WASHINGTON, April 16, 2010 - General David Petraeus, Commander of the US Central Command, said US success in Afghanistan is contingent on "getting the inputs right," and making sweeping changes, such as boosting Afghani security to 100,000 forces by 2011.
Drawing on his experience as Commanding General of Multi-National Forces in Iraq, where he oversaw a massive counter-insurgency campaign, Petraeus said he was capable of making the same adjustments in Afghanistan that proved vital in Baghdad.
Petraeus spoke in conversation with Jack Garrity, Executive Director of Asia Society Washington, at the Army and Navy Club in the District of Columbia.
The general argued that it was vitally important to bring those who worked in Iraq to Afghanistan to head operational institutions because "getting the big ideas right, the right campaign plan, the right counter-insurgency guidelines and tactical directives helps reduce the loss of innocent lives."
Garrity asked him how to measure success in the region, and to explain the relationship between security and nation-building on the ground in Afghanistan.
"Once you get security, everything else becomes easier," said Petraeus. He explained that the surge provided enough security to allow development to proceed. Incidents of violence are down by 90 percent since their height—from about 220 attacks per day to 15. That number has remained about the same over the past six months.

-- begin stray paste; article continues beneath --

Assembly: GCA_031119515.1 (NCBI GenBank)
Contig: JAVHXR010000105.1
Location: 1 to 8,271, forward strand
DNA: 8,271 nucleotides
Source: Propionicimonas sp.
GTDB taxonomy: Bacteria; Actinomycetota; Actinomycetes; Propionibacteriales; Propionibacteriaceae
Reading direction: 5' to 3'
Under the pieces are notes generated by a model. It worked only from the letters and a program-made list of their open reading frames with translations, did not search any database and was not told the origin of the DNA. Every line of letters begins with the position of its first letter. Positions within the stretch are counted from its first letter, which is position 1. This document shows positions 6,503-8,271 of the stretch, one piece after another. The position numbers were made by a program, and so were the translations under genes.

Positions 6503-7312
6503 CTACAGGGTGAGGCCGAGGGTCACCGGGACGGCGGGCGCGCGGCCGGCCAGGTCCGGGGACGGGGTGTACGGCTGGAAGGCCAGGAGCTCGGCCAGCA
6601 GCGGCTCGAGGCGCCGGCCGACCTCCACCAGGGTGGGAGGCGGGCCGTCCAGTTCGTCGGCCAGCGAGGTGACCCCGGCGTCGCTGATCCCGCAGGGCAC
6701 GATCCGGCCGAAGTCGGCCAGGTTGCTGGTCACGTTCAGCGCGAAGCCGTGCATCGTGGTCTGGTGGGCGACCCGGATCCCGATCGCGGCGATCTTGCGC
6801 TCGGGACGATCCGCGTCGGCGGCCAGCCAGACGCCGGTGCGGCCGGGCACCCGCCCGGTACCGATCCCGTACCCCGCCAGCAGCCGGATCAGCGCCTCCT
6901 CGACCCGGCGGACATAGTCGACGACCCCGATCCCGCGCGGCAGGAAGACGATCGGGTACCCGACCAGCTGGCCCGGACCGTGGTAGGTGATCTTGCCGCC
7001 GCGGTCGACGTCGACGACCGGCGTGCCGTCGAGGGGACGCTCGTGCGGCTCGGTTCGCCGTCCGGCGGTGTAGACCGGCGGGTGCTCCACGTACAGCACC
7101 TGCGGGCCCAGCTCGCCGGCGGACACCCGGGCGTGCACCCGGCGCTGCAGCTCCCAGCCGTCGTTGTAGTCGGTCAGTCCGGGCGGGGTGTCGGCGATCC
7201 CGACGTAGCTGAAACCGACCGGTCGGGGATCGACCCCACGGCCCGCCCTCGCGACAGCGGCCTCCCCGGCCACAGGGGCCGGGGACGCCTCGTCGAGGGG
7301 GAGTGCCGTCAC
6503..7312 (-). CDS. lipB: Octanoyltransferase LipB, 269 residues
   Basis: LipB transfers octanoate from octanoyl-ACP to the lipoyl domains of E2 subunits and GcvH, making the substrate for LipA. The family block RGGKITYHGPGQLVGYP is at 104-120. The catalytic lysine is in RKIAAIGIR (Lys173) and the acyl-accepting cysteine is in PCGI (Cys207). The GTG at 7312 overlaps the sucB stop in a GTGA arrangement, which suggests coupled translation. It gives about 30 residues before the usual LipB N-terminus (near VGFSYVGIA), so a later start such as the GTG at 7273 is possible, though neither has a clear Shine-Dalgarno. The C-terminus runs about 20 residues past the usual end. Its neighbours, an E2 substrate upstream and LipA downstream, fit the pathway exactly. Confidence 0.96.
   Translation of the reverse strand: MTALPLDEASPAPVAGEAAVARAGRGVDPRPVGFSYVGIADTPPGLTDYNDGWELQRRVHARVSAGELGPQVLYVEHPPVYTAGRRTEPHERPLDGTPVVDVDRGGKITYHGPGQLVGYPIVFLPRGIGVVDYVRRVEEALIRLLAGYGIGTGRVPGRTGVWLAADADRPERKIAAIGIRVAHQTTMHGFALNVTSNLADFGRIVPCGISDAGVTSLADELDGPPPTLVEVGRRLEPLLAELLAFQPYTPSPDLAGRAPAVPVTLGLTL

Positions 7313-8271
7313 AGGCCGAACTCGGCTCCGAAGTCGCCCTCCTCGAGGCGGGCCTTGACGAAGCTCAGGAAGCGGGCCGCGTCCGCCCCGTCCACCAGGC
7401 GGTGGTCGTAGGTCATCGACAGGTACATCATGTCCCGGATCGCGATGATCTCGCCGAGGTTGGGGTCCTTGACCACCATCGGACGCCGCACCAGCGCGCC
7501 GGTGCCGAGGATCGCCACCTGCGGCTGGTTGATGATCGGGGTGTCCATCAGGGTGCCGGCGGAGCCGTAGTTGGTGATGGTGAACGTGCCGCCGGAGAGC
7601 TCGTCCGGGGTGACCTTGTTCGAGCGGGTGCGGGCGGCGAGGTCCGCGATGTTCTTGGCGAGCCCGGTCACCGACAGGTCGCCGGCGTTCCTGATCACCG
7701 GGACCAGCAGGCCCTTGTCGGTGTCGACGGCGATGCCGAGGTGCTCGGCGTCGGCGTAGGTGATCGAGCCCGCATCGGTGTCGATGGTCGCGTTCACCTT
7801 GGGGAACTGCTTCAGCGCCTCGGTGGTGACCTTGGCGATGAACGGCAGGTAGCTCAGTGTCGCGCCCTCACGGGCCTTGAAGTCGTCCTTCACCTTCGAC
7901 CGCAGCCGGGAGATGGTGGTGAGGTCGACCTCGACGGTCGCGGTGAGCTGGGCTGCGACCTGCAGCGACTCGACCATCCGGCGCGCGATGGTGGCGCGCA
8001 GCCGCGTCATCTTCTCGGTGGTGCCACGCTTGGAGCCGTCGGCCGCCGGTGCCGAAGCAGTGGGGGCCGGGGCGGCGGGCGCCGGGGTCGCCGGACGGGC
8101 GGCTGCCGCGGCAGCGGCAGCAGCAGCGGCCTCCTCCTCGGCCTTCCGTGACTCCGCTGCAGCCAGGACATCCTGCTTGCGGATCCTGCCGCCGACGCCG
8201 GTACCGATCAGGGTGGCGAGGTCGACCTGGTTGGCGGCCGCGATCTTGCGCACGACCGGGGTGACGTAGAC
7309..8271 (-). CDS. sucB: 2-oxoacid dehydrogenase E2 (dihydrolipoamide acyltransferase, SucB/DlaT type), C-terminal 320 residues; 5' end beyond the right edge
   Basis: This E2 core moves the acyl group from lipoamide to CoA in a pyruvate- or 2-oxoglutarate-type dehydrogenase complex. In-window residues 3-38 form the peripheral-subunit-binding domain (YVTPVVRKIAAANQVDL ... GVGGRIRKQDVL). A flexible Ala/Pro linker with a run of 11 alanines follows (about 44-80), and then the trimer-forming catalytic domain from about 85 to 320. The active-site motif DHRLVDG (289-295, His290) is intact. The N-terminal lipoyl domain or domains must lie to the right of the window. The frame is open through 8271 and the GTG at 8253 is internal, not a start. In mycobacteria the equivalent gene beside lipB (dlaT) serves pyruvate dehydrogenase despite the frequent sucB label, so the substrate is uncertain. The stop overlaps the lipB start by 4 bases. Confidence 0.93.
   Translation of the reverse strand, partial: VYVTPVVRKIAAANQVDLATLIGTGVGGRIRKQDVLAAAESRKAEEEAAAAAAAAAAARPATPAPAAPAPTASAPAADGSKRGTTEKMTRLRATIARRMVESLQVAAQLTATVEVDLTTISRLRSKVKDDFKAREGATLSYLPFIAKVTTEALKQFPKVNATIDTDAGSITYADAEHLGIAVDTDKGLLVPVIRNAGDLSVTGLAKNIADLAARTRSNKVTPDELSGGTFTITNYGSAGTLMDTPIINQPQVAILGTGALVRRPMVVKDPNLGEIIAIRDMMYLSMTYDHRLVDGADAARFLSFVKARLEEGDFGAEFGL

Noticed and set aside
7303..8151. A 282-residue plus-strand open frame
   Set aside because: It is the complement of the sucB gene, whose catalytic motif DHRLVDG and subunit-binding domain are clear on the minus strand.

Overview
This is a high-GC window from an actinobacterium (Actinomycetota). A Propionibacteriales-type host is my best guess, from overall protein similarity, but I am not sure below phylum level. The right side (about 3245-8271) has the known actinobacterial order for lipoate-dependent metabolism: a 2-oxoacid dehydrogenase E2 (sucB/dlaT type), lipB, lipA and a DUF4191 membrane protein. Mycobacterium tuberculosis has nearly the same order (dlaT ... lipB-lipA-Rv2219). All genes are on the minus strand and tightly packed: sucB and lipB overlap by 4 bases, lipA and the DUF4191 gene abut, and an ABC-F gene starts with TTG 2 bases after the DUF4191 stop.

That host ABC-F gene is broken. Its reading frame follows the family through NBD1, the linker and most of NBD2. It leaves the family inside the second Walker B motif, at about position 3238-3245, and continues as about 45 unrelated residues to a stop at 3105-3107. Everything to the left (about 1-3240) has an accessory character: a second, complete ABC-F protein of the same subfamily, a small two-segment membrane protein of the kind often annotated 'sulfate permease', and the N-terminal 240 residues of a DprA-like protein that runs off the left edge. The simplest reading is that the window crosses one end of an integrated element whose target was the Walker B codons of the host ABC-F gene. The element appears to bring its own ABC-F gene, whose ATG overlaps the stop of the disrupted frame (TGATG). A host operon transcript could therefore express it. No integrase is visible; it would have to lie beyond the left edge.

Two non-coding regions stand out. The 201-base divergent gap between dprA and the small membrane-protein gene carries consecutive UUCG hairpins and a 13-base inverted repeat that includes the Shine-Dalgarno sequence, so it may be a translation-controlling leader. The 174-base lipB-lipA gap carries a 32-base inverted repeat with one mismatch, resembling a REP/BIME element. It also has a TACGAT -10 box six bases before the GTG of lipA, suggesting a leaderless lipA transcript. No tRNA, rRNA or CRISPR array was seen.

Petraeus told the audience to "remember that the surge wasn't just the 25,000-35,000 extra US forces; the real surge was a surge of ideas which focused on securing and serving the population... [This] incurred enormous risk but was necessary because without that we couldn't have broken the cycle of sectarian violence."
Responding to questions from the audience, Petraeus talked about the importance of being culturally sensitive and the improvements the US soldiers were bringing to Afghanistan. He cited tremendous gains in education, access to basic healthcare, cell phones, electricity, and a new expanded network of roads.
In both Iraq and Afghanistan, Petraeus said it was absolutely critical to educate US troops to be sensitive to the local culture because "you cannot operate successfully in these kinds of endeavors if you don't have a nuanced appreciation for local circumstances... and history."
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Reported by Aditya Banerjee, Asia Society Washington Center